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New Life for Abandoned Houses

Extending the life of homes to make the most of the resources is key sustainability and there is great value in restoring old Akiya, Minka, Machiya in Japan into comfortable homes.

New Life for Abandoned AKIYA Homes in Japan – Podcast Version

Akiya-Hunter Matt Ketchum Links Disused Homes in Rural Japan to International Buyers

Japan has a lot of unused and abandoned houses in the rural areas which are still usable and can be bought for reasonable prices as well as being more spacious than new builds. Combine this with the desire for many urbanites to move to the rural areas for better quality of life and less crowded commutes and this is a great time to starup a new Akiya business.

Eco-Lodge + Organic Farming for a Better Quality Family Life

Kaori and Byron Nagy moved away from corporate jobs and a life in Tokyo after the 3.11 disaster ten years ago and used to make the trek back into the city, but have done so less and less as the years go on. They have a growing family and growing business using online social media marketing savvy to reach consumers who appreciate the higher quality free-range eggs and organic vegetables they provide.

Coronavirus lock-downs were a crisis for the hospitality industry, but they have been using the time to remodel another abandoned Akiya – getting advice and help from others with knowhow in the community like Kyle Holzhueter– and transitioning to more sales of veggies online.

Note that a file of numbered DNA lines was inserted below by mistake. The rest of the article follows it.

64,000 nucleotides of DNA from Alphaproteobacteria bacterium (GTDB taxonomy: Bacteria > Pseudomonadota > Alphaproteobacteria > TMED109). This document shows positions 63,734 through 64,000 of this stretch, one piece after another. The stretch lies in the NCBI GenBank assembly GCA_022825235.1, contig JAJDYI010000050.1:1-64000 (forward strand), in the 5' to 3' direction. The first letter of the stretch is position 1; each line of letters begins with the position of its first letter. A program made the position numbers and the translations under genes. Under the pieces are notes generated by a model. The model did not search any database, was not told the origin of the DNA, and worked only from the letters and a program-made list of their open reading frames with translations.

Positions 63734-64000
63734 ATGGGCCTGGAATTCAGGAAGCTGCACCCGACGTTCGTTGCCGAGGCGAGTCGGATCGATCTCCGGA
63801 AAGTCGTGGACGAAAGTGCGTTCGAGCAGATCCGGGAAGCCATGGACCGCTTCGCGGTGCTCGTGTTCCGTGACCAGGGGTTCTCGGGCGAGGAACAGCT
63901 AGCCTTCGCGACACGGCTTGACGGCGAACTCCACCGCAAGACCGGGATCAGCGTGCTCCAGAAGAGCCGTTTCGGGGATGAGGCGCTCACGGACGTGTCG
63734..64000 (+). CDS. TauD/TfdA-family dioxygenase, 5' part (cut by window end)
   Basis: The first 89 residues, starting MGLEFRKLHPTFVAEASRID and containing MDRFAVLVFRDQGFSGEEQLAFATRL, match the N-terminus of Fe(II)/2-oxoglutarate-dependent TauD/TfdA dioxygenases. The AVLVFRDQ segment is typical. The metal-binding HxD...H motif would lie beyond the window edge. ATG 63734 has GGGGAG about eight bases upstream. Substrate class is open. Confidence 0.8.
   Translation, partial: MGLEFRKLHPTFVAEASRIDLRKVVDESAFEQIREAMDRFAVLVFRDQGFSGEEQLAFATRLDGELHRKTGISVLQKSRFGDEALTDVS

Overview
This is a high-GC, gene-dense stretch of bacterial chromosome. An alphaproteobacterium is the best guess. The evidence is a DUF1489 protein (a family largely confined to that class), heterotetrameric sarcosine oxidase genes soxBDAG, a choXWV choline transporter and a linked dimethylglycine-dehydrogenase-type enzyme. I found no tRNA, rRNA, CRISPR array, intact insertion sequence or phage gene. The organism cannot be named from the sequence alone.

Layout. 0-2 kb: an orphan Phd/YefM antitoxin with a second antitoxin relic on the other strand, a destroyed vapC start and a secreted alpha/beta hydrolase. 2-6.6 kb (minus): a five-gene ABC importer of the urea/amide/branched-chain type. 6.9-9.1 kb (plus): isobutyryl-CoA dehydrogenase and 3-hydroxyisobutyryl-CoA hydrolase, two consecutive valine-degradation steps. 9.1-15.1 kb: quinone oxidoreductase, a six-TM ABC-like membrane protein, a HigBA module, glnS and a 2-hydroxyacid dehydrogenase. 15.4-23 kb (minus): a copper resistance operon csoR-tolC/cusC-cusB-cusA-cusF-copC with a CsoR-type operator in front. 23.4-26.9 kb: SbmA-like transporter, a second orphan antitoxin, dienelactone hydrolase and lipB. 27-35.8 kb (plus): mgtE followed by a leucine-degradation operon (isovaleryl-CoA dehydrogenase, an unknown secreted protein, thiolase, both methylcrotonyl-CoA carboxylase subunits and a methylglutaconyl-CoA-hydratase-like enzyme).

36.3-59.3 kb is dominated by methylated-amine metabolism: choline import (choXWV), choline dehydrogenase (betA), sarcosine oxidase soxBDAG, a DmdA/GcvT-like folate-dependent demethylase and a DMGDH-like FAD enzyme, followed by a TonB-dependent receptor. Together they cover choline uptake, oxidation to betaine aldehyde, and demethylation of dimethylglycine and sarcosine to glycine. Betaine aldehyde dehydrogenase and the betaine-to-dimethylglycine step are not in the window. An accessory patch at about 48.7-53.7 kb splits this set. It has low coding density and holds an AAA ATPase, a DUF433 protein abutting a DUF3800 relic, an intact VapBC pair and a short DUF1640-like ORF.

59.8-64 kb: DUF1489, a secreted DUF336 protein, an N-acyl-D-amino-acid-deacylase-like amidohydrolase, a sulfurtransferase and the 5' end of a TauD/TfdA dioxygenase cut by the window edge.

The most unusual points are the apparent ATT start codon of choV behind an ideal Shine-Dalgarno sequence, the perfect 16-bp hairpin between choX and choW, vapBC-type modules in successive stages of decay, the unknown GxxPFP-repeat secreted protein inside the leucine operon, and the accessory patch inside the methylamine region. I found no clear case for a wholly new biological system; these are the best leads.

Real-Estate Development for Abandoned Homes + New Eco-Builds with Mt.Fuji views

Fuji Jake (Jacob Reiner) has been remodeling old homes in the Mt.Fuji area of Japan for many years. He has been able to make a decent profit while creating more sustainable, comfortable homes out of discarded Akiya structures. Jake also has a lot of experience in development and collaboration on bigger area projects as well as helping promote new build projects that are not only beautiful, but more sustainably efficient, money-saving homes with beautiful designs that take in views and natural light into the design.

Akiya has a place in the Tourism and Travel Industry for Visitors Who Love Japanese Design

Axel Deroubaix is from France and co-founded the Cocolo Travel company which focuses on slower, more meaningful travel. They collaborate with many guesthouses across Japan which are remodeled or rebuilt traditional homes and guesthouses.

Restoring a beautiful old stately home into its original glory

Paul and Kimberly Fredale have renovated old homes in Hawaii before coming to Japan. Once they found a hidden gem in Japan, they did a lot of the work themselves to declutter, cut back the bamboo, restore original wood, uncover historical mysteries, add modern comfort that still retained a classic look, and collaborated with neighbors to restore a beautiful 130-year-old Japanese home.

Restoring traditional Machiya teahouses into Guesthouses in Kyoto

Mike Barr lives in a remodeled Akiya with his family but has also renovated traditional Kyoto Machiya teahouses to create unique, attractive rental accommodation for visitors.

On Location + In-Person SSL Follow-up

In this video, I had a chance in November, 2020 to meet up with Mike Barr at his guesthouse in Kyoto. There are some great insights here if you want to hear more behind-the-scenes know-how for running a remodeled Machiya business in Japan.

Love of Japanese Building Techniques for New Builds or Remodeling

Jon Stollenmeyer is an American architect and builder of traditional Japanese temples, shrines and homes based in Okayama, Japan. He also spent his apprentice years in Kyoto. There are a lot of great insights here from a different point of view as an artisan craftsperson of traditional buildings in Japan.